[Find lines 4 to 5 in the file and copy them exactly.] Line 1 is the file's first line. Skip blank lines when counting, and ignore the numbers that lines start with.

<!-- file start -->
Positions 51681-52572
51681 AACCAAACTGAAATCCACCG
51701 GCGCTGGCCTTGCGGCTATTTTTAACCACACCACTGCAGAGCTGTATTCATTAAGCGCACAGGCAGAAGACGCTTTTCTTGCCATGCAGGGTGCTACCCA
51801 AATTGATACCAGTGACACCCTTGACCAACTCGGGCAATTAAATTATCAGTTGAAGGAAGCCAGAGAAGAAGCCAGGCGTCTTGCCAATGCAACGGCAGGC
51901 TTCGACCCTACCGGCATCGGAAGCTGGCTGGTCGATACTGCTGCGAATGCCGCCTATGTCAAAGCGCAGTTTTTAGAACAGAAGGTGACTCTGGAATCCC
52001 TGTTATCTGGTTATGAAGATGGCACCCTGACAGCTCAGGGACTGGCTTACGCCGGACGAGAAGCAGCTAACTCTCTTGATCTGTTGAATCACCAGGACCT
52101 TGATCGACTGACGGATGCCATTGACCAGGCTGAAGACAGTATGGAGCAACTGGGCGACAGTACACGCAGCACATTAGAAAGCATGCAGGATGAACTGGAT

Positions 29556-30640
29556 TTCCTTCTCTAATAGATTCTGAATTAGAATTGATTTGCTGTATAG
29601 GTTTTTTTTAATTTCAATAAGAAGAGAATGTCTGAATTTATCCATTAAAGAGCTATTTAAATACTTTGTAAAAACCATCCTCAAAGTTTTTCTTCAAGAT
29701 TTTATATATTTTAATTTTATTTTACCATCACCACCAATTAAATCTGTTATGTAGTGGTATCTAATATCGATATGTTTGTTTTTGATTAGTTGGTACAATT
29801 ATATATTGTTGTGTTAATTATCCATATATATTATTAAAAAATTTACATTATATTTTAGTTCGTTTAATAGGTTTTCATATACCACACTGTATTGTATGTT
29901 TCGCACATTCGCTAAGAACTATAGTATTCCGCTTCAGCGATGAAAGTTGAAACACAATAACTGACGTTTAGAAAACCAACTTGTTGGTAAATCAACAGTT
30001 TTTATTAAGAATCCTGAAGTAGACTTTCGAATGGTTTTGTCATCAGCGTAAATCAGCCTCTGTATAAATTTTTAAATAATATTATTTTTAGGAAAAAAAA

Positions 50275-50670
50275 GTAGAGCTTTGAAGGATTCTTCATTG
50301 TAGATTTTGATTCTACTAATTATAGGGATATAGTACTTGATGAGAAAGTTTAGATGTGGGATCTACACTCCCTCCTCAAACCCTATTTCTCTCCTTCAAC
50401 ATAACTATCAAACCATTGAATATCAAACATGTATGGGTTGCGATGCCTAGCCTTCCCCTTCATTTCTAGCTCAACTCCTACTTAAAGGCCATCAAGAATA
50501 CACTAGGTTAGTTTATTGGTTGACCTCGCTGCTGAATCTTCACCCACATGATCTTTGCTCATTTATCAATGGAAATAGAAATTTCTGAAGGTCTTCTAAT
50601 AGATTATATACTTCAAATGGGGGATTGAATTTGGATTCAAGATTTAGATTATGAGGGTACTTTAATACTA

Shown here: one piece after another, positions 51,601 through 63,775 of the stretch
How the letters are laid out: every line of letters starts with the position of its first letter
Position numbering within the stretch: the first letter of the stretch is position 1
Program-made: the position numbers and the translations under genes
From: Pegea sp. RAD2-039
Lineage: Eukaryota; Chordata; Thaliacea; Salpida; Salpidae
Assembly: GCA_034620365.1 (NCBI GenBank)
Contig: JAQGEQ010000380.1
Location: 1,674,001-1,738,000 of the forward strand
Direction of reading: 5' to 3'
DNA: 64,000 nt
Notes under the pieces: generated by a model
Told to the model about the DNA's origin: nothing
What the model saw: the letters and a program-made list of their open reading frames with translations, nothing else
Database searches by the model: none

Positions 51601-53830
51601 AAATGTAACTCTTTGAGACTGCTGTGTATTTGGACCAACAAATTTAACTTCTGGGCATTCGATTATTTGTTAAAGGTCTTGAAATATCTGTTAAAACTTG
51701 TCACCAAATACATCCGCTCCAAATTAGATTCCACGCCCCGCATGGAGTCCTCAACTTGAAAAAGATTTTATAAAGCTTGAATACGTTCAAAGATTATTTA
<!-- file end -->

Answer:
51801 AATTGATACCAGTGACACCCTTGACCAACTCGGGCAATTAAATTATCAGTTGAAGGAAGCCAGAGAAGAAGCCAGGCGTCTTGCCAATGCAACGGCAGGC
51901 TTCGACCCTACCGGCATCGGAAGCTGGCTGGTCGATACTGCTGCGAATGCCGCCTATGTCAAAGCGCAGTTTTTAGAACAGAAGGTGACTCTGGAATCCC